squashed


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squash 1

 (skwŏsh, skwôsh)
n.
1. Any of various bushy or vining plants of the genus Cucurbita, having unisexual flowers and fleshy edible fruit with a thick rind when mature.
2. The fruit of any of these plants, eaten as a vegetable.

[From alteration of Narragansett askútasquash.]

squash 2

 (skwŏsh, skwôsh)
v. squashed, squash·ing, squash·es
v.tr.
1. To beat, squeeze, or press into a pulp or a flattened mass; crush. See Synonyms at crush.
2. To put down or suppress; quash: squash a revolt.
3. To silence or fluster, as with crushing words: squash a heckler.
v.intr.
1. To become crushed, flattened, or pulpy, as by pressure or impact.
2. To move with a splashing or sucking sound, as when walking through boggy ground.
n.
1.
a. The act or sound of squashing.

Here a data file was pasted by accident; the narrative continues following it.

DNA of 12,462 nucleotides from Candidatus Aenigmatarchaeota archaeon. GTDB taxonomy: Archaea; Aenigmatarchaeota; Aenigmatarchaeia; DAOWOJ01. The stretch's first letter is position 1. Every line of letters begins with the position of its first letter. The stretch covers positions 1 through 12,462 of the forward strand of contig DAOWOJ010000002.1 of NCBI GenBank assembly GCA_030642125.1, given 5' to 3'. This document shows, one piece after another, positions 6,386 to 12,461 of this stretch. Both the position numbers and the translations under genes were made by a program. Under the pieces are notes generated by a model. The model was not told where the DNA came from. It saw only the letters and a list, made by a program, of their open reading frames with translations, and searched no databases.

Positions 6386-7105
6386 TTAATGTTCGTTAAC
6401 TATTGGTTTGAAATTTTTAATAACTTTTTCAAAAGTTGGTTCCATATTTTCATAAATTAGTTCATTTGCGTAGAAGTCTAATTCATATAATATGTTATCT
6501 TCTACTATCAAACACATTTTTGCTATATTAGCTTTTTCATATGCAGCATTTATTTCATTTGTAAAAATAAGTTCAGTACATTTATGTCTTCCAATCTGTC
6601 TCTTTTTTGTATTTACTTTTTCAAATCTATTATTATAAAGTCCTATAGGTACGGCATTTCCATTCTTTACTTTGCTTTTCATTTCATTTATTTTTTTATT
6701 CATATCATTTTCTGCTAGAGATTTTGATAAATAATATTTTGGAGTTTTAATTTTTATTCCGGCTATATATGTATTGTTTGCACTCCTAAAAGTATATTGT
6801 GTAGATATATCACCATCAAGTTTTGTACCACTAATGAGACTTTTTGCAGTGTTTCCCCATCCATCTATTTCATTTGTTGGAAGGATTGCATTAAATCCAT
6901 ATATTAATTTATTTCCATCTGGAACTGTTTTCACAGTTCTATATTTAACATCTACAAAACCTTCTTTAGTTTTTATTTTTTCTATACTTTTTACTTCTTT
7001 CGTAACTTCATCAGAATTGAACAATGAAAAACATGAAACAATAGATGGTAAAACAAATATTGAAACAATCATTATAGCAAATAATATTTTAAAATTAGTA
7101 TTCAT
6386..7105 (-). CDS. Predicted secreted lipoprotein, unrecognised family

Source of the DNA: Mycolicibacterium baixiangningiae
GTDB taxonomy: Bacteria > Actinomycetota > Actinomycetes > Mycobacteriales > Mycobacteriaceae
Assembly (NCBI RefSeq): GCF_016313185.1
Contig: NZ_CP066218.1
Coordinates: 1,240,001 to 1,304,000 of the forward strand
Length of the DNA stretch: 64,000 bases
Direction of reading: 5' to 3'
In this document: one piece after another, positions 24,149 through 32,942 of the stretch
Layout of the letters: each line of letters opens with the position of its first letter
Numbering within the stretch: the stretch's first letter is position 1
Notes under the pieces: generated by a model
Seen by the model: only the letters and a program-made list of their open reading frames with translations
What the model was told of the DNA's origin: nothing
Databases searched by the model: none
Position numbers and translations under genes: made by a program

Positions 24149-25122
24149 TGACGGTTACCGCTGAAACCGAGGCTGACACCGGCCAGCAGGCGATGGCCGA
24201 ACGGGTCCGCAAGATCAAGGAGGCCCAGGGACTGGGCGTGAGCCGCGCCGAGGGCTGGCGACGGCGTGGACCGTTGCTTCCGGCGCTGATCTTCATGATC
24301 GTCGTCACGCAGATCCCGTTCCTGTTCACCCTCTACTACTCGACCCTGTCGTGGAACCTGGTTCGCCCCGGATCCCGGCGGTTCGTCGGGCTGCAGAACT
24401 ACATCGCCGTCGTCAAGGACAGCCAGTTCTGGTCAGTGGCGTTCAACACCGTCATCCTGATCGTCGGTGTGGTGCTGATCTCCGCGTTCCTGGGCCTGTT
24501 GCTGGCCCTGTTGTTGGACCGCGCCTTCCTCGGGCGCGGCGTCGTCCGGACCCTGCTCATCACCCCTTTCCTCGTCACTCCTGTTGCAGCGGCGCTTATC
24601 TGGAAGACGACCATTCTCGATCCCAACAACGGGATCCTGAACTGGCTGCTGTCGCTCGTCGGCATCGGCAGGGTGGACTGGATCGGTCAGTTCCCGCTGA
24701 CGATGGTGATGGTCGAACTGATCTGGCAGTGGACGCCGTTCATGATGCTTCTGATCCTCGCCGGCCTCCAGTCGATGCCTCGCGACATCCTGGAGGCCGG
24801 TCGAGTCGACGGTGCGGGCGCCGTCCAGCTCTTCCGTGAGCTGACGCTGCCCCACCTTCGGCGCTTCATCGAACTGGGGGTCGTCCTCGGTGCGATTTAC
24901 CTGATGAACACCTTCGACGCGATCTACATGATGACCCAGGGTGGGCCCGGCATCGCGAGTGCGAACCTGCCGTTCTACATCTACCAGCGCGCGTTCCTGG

b. Something that has been squashed.
2. A crushed or crowded mass: a squash of people.
3. Sports A game played on a four-walled court by two or four players who use long-handled rackets to hit a small rubber ball against the front wall, with play stopping if the ball bounces twice on the floor or does not reach the front wall after a stroke. Also called squash rackets.
4. Chiefly British A citrus-based soft drink.
adv.
With a squashing sound.

[Middle English squachen, from Old French esquasser, from Vulgar Latin *exquassāre : Latin ex-, intensive pref.; see ex- + Latin quassāre, to shatter, frequentative of quatere, to shake; see kwēt- in Indo-European roots.]

squash′er n.
ThesaurusAntonymsRelated WordsSynonymsLegend:
Adj.1.squashed - that has been violently compressed; "the squashed looking nakedness of the fledgling birds"
References in classic literature ?
We are squashed in amongst a crowd of people of a class whom I fancy that neither you nor I know much about.
The beautiful salmon boat lay on the hard sand, squashed flat as a pancake, while on it were perched French Frank's schooner and the Reindeer.
Scared and confounded as I was, I could not forbear going on with these reflections, when one of the reapers, approaching within ten yards of the ridge where I lay, made me apprehend that with the next step I should be squashed to death under his foot, or cut in two with his reaping-hook.